Understanding Alzheimer's Behaviour Changes

Help with understanding Alzheimer's behaviour changes for carers at home and in residential settings.

For those dealing with Alzheimer's, or coping with someone with dementia, it can be a very confusing and difficult time. People can develop Alzheimer's as early as their forties and it can be difficult to diagnose in the early stages. Behavioural changes occur, even aggression in a previously calm and kind partner. Depression is often suspected and a specialist psychiatrist is needed for a true diagnosis.

It is extremely difficult if your loved one is the breadwinner and is forgetting their appointments , losing their ability to control their finances, or even getting lost.  Other signs include repetitive behaviour or forgetting family names. It can be very stressful if you are still working and need to leave your partner with Alzheimer's at home.

Watch this short video of me explaining Alzheimer's behaviours and what to do:

Understanding Alzheimer’s repetitive behaviour patterns

It may save you some emotional trauma if you can understand some of what seems to be very bizarre behaviour but which makes sense when you comprehend what is actually happening. Understanding Alzheimer's behaviour changes can help you develop coping strategies and activities to keep them occupied and safe.

Some of the early signs of repetitive behaviour may manifest themselves as forgetfulness. Your loved one might say “I'll just get some money out of the bank”. Having got the money, you walk further down the road and they say “I'll just get some money out of the bank”. Alarm bells ring and you wonder what is happening. Or you might be driving along the motorway and they say “Let's stop and fill the car with fuel and get a cuppa”. A few minutes after having stopped they say the same thing again. The memory pathways seem to get stuck or blocked.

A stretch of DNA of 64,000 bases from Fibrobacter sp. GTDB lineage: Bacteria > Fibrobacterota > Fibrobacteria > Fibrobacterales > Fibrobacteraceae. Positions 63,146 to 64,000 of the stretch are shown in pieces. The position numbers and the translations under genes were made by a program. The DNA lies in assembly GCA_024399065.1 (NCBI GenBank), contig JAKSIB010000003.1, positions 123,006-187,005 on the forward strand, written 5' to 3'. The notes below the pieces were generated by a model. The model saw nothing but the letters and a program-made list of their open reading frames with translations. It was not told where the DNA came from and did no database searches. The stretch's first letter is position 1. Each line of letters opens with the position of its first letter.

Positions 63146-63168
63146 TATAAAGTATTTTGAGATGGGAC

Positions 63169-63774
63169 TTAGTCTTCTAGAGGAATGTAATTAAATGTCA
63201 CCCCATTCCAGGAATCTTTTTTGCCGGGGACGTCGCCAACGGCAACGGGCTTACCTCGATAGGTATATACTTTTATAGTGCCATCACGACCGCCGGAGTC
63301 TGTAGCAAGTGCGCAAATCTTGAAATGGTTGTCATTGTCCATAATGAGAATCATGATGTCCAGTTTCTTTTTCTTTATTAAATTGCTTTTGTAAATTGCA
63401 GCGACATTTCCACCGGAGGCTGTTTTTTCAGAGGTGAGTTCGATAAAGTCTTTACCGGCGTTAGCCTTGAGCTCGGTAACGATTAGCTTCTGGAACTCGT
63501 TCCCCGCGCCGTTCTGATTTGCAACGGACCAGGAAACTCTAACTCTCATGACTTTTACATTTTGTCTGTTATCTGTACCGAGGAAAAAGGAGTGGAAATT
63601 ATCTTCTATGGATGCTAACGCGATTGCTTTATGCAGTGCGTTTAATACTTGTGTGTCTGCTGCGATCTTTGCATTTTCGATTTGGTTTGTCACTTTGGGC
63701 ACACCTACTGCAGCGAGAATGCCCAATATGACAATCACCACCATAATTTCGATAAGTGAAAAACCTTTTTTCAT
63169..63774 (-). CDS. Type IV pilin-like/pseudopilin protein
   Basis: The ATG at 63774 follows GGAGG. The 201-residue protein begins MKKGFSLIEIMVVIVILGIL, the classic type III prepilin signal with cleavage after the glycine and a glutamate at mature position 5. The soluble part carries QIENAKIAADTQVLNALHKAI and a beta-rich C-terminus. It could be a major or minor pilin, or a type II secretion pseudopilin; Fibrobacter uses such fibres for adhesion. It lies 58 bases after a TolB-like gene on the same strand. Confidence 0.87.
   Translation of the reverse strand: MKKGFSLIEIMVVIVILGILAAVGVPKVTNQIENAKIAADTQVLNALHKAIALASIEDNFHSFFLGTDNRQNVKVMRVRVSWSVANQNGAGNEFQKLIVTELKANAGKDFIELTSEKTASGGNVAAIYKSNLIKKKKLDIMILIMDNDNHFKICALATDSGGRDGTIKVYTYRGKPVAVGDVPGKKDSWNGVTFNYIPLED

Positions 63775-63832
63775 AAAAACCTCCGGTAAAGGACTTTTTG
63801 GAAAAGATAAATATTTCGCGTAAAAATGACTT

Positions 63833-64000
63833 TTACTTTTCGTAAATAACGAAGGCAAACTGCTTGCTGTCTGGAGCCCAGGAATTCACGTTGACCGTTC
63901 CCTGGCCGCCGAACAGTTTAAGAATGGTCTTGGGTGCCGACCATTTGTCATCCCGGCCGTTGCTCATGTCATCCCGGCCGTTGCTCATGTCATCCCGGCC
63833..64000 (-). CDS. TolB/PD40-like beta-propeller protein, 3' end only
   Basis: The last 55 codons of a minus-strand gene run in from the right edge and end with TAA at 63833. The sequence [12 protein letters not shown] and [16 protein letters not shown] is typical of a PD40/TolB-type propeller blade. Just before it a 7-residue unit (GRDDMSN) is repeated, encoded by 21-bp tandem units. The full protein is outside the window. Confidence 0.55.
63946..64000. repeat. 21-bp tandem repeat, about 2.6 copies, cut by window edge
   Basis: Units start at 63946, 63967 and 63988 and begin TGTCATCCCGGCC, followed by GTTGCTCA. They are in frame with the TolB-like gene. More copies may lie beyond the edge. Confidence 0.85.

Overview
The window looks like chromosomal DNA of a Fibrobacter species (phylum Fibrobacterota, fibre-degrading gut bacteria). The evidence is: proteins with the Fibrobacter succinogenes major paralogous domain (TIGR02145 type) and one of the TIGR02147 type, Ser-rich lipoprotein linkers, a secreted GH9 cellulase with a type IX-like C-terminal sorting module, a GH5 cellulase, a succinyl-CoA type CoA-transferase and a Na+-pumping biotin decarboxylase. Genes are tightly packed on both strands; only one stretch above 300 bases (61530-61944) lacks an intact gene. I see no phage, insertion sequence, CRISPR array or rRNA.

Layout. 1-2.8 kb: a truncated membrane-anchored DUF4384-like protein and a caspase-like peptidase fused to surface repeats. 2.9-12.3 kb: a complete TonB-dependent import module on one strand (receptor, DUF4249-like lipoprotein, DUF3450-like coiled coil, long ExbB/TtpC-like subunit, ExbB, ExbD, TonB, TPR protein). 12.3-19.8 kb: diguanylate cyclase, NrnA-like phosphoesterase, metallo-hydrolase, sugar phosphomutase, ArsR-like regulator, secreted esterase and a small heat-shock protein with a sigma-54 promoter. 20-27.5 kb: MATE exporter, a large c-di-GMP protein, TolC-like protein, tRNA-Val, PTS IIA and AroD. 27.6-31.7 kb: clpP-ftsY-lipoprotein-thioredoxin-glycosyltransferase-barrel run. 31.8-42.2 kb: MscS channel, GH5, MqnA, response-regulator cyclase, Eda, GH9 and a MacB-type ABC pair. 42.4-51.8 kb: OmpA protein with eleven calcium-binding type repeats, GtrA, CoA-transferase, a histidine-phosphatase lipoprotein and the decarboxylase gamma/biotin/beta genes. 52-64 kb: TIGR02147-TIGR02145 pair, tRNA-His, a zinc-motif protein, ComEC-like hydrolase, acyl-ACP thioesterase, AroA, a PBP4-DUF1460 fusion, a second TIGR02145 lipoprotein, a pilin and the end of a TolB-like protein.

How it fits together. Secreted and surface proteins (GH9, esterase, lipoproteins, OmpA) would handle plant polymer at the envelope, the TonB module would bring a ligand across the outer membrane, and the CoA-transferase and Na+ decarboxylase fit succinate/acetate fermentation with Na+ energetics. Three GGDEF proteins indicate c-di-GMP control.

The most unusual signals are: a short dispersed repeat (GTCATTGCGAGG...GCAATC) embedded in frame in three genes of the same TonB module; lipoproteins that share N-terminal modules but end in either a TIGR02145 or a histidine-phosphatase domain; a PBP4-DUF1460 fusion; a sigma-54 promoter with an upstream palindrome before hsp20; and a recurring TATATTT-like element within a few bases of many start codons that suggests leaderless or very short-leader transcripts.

Later on, this becomes much more apparent. For example, you ask the loved one to get a towel from the cupboard. Before long, all the contents of the cupboard are on the floor. If you get a towel, your brain tells you to then go and put it in the bathroom or the kitchen. With Alzheimer's the message task pathways seem to get blocked so that they keep getting the towel out of the cupboard over and over again. It's like a record that gets stuck and has to be helped to move on.

If you now suggest putting a towel back in the cupboard, the cupboard will then be filled again for you. There is no point in the reaction “Why have you done that?”  They will have no idea that they have done something wrong.

If you go into the kitchen and find everything out of the fridge, they might just have gone in there for some milk. Or the contents of the crockery cupboard are all out because they went for a cup. Your brain would tell you, you've got the cup, now go and get the water, or the tea. Their brain pathway gets stuck on “get a cup” so they continue to empty the cupboard.

All the contents of the wardrobe may end up on the bed when they go to get a cardigan. Or they may end up wearing several cardigans. It seems difficult to understand until you realise that the message pathways get blocked and they continue repeating the behaviour. Choosing what they are going to wear and laying it out on the bed helps.